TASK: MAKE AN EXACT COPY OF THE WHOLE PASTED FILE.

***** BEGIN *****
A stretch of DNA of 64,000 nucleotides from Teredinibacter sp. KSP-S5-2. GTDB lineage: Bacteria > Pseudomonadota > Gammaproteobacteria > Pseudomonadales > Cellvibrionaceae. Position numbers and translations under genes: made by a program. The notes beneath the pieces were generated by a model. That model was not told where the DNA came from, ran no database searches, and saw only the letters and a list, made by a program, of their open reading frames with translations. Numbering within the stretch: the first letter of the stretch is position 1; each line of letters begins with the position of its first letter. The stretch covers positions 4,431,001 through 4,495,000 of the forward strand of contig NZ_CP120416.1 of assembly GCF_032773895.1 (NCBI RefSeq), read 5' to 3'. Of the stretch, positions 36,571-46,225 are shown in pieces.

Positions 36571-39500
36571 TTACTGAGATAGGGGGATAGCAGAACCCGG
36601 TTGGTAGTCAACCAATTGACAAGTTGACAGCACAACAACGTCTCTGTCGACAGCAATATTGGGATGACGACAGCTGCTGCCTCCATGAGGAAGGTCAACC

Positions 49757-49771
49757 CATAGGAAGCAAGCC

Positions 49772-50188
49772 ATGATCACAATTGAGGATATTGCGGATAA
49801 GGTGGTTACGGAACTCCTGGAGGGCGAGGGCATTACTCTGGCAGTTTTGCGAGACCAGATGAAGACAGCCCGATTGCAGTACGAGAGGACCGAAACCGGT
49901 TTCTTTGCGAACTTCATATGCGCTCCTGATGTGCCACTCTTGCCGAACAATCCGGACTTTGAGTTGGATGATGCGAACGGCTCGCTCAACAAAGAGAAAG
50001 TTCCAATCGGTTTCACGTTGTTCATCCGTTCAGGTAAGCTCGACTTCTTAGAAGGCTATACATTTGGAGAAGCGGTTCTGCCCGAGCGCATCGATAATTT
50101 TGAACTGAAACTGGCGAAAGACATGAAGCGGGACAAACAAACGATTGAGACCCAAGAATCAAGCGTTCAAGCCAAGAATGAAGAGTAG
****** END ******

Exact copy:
A stretch of DNA of 64,000 nucleotides from Teredinibacter sp. KSP-S5-2. GTDB lineage: Bacteria > Pseudomonadota > Gammaproteobacteria > Pseudomonadales > Cellvibrionaceae. Position numbers and translations under genes: made by a program. The notes beneath the pieces were generated by a model. That model was not told where the DNA came from, ran no database searches, and saw only the letters and a list, made by a program, of their open reading frames with translations. Numbering within the stretch: the first letter of the stretch is position 1; each line of letters begins with the position of its first letter. The stretch covers positions 4,431,001 through 4,495,000 of the forward strand of contig NZ_CP120416.1 of assembly GCF_032773895.1 (NCBI RefSeq), read 5' to 3'. Of the stretch, positions 36,571-46,225 are shown in pieces.

Positions 36571-39500
36571 TTACTGAGATAGGGGGATAGCAGAACCCGG
36601 TTGGTAGTCAACCAATTGACAAGTTGACAGCACAACAACGTCTCTGTCGACAGCAATATTGGGATGACGACAGCTGCTGCCTCCATGAGGAAGGTCAACC

Positions 49757-49771
49757 CATAGGAAGCAAGCC

Positions 49772-50188
49772 ATGATCACAATTGAGGATATTGCGGATAA
49801 GGTGGTTACGGAACTCCTGGAGGGCGAGGGCATTACTCTGGCAGTTTTGCGAGACCAGATGAAGACAGCCCGATTGCAGTACGAGAGGACCGAAACCGGT
49901 TTCTTTGCGAACTTCATATGCGCTCCTGATGTGCCACTCTTGCCGAACAATCCGGACTTTGAGTTGGATGATGCGAACGGCTCGCTCAACAAAGAGAAAG
50001 TTCCAATCGGTTTCACGTTGTTCATCCGTTCAGGTAAGCTCGACTTCTTAGAAGGCTATACATTTGGAGAAGCGGTTCTGCCCGAGCGCATCGATAATTT
50101 TGAACTGAAACTGGCGAAAGACATGAAGCGGGACAAACAAACGATTGAGACCCAAGAATCAAGCGTTCAAGCCAAGAATGAAGAGTAG